A team approach

With only three weeks rehearsal to put on two plays, there is no time to waste. It helps that actors come along having worked things out already. Often they come with the same ideas. Sometimes things clearly don’t work.

Actors don’t have to be told by a director what to do, they have an instinct for these things, they welcome a good idea and recognize when something needs to be done differently.

Two very simple examples show it in action. One of the cast suggested the sailors scrub the decks in The Tempest and the others decided to try it and that became the opening of the show. For Love’s Labour’s Lost, two of the Princess’s ladies came in with straw hats and the third thought, what a good idea. If an actor has a strong feeling about doing something in a certain way he tries it.

Some things prove more difficult—a violent sword fight for instance. For Romeo and Juliet it was fortunate that two of the actors were trained in stage combat and were able to sort that out. The company does draw on particular skills from within the ensemble, and occasionally outside help—there is a Royal Ballet dancer who will sometimes come in to help with a particular bit of choreography or movement.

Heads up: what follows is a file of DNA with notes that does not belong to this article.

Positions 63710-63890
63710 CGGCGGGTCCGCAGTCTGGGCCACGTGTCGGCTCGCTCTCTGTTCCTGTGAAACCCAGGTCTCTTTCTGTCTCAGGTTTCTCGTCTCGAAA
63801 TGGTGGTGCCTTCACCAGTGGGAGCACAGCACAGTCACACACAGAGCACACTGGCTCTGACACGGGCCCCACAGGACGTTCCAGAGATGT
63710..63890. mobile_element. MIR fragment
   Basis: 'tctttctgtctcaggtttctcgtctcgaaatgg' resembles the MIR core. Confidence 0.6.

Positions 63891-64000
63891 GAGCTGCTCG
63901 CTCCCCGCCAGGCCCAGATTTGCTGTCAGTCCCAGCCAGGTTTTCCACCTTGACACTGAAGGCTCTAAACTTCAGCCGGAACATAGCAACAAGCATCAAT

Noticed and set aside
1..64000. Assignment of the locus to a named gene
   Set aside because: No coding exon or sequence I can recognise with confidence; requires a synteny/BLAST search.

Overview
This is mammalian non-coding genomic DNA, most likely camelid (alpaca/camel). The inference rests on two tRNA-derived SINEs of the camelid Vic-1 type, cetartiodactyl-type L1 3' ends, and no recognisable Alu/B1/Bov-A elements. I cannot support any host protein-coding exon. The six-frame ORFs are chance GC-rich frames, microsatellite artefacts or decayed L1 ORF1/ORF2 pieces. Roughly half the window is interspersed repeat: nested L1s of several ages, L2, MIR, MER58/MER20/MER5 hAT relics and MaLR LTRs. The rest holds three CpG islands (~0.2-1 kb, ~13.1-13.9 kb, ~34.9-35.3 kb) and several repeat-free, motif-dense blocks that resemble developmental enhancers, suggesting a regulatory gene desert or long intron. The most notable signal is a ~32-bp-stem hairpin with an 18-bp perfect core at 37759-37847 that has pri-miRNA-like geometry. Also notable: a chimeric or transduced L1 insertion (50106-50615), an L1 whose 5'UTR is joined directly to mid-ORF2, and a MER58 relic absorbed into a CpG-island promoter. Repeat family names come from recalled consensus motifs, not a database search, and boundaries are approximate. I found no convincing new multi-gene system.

In fact with the Masque scene in The Tempest, there was a consensus about how to do it but it was clear it didn’t entirely work and a number of changes made through the run, but that’s not the fault of the method; plenty of directors keep on making changes without solving their problem.

It is true to that sometimes a particular sequence is “overseen” by an outsider, but in the Grassroots process all those not in a scene are there as “outside” eyes—but it is a collaborative process, not just one person imposing their ideas.

The company’s shorter rehearsal period places less financial strain upon the performers and doing more than one play helps to keep performances fresh. Siobhan suggests that the experience it gives the actors is not only similar to that of Shakespeare’s time but offers some of the diversity and pressures that an older generation got in rep.

It seems clear that the people she recruits thoroughly enjoy the experience and the energy and enthusiasm they bring to their work is reflected in the warm response they get from their delighted audiences. Grassroots Shakespeare may not have a director in the conventional way but it certainly does not lack direction.